The introduction of the “fast-casual” restaurant means the price for small restaurant properties is rising. Independent owners looking to get in the game can learn what it takes to compete with the elites.
The restaurant industry is currently undergoing a massive shift. As our eating habits evolve, the days of full-size, full-service restaurants may soon be numbered. Delivery and takeout are becoming more popular as people are choosing time efficient methods of dining. Restaurant real estate is in high demand all over the country. Footprint sized properties, ranging from 1,500 to 2,500 square feet, are becoming more desirable every day to accommodate the rising demand for lunchtime crowds.
Smaller restaurants have seen a boom in places where labor wages are higher, like New York. These fast casuals are unlike anything previously seen and are adopting new strategies and tactics to remain relevant in today’s restaurant industry.
It’s a Landlord’s Market
With the increase in demand for smaller spaces, it has become a landlord’s market. Restaurant property is more expensive than other types of commercial property because it typically needs to be equipped with specific amenities such as ventilation, electrical hook-ups, etc. Because of the long list of requirements, landlords are naturally selective about which restaurants will rent their buildings.
The bigger chain restaurants have caught onto this trend and are snatching up smaller properties as fast as possible. This makes it harder for independent owners to get into the game. Even though most independent restaurateurs are willing to pay a hefty lease rate, landlords are sometimes more likely to rent their spaces to bigger companies who have proven track records and big bank accounts.
How does an independent restaurateur get one of these properties among so much competition?
When it comes to selective landlords, aspiring restaurateurs may need to convince them that their business plan is viable and their concept unique. Individual property owners are (of course) attracted to tenants who have both name recognition and solid financial backing, especially in high rent areas.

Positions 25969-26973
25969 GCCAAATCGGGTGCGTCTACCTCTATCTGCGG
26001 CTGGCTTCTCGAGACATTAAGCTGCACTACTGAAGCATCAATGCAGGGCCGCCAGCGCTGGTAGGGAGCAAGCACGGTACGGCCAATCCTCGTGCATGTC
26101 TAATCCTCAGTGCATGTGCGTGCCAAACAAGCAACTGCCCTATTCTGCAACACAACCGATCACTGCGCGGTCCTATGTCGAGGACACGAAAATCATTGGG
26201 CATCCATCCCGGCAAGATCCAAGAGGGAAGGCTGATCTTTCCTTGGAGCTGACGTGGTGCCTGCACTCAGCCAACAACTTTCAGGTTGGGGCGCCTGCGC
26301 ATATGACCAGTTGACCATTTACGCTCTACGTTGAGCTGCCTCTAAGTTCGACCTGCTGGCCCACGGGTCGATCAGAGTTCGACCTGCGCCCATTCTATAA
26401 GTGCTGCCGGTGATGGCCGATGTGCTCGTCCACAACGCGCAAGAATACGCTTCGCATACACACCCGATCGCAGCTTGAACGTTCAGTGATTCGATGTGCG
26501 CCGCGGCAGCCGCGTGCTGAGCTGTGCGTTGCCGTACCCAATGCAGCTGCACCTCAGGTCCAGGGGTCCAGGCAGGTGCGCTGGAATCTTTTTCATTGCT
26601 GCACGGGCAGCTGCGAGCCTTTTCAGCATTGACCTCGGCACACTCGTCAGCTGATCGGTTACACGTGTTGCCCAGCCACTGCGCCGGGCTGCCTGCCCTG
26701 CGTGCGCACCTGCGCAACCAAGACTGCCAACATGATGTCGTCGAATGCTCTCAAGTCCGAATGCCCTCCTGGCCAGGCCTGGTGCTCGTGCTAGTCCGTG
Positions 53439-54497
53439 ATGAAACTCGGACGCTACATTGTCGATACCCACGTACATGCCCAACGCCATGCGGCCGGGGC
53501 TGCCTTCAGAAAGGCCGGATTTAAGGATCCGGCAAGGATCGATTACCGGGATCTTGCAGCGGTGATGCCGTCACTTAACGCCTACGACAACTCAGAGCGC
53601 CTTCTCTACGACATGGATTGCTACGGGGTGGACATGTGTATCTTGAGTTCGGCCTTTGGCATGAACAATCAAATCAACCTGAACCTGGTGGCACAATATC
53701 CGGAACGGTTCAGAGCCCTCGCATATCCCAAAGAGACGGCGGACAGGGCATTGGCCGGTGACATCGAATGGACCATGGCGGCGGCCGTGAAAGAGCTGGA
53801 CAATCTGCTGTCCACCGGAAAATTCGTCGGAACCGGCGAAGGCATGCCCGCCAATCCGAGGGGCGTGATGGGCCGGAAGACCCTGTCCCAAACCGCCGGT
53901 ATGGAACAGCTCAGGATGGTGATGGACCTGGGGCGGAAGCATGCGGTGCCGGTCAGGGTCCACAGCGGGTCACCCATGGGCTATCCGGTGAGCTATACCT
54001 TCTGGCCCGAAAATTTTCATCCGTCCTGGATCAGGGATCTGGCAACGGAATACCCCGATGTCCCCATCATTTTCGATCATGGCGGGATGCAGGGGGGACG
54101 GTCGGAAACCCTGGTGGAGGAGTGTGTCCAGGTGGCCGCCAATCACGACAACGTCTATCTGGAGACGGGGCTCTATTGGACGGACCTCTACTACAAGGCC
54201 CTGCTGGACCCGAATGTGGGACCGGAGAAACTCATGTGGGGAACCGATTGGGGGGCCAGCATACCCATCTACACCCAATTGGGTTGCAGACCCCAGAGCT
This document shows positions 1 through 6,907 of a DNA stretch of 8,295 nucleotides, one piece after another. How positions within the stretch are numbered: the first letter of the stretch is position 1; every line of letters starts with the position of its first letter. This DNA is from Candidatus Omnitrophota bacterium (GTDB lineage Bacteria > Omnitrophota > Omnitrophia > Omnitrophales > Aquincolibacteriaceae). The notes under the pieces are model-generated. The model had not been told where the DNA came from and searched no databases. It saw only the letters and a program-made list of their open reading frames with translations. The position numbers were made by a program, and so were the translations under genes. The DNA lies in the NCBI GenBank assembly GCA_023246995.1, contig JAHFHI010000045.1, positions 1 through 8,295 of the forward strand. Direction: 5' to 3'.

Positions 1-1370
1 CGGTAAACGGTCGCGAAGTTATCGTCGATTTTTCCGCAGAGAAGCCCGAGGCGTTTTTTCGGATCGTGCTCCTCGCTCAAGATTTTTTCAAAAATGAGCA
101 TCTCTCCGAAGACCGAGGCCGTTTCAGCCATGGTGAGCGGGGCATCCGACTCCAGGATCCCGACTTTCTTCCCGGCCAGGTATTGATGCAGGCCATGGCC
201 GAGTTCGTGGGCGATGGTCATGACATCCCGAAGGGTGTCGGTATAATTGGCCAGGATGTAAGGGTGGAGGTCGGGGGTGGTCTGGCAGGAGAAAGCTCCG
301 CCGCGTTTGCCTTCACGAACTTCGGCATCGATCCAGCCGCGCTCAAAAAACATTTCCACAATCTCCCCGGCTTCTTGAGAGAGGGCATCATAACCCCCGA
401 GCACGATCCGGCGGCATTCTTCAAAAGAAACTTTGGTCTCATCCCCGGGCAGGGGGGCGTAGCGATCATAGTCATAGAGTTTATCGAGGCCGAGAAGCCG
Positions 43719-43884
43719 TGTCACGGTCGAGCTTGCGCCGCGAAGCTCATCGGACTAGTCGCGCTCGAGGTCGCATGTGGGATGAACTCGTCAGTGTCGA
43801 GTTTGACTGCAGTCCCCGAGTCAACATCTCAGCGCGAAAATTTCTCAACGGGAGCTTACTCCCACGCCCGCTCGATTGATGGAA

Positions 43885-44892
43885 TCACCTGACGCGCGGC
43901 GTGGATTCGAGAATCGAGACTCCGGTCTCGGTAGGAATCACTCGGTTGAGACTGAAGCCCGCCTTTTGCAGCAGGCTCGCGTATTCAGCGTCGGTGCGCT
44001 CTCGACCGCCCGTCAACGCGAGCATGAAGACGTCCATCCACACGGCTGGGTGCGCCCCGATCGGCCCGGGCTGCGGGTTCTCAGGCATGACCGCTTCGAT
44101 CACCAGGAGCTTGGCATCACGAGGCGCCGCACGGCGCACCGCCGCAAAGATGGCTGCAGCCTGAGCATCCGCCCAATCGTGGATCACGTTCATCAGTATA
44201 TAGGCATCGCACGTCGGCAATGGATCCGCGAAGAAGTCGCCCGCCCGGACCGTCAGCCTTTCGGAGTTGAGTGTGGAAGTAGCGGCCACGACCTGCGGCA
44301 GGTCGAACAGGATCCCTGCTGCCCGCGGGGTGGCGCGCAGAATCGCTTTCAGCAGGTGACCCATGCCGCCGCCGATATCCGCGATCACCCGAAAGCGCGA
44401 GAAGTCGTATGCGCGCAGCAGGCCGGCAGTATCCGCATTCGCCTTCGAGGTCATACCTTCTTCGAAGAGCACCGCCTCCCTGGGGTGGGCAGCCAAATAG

On the flip side of that, larger corporations who own footprint sized restaurant properties are more likely to take a risk on an independent restaurateur with a solid business plan and concept. These corporations can financially cover the risk, so if the restaurant becomes the next big thing, they can capitalize.
Restaurateurs should also be sure to follow the model of the fast-casual restaurant and (if need be) adapt their business plan to fit these smaller spaces. The more use a restaurateur can get out of each square foot of space, the higher the profit margins.
For example, newer restaurants are using square footage (formerly reserved for a dining room) for more practical purposes such as an exposed kitchen. Some property owners are even taking this advice and maximizing their space by buying a full-size property and dividing it into sections, renting each section out to smaller operations.
Patrick Christensen, President at Horizon Retail Construction sees these changes in the industry and knows what is important when it comes to building out a restaurant space. “We are experts in the roll out of retail and tenant contracts. We create collaborative experiences with everybody we work with and for, including the landlords. Whether we are contracting them directly or someone else contracted them. Those synergies are very important to our customer.”
Chasing Millennial Money with Bells and Whistles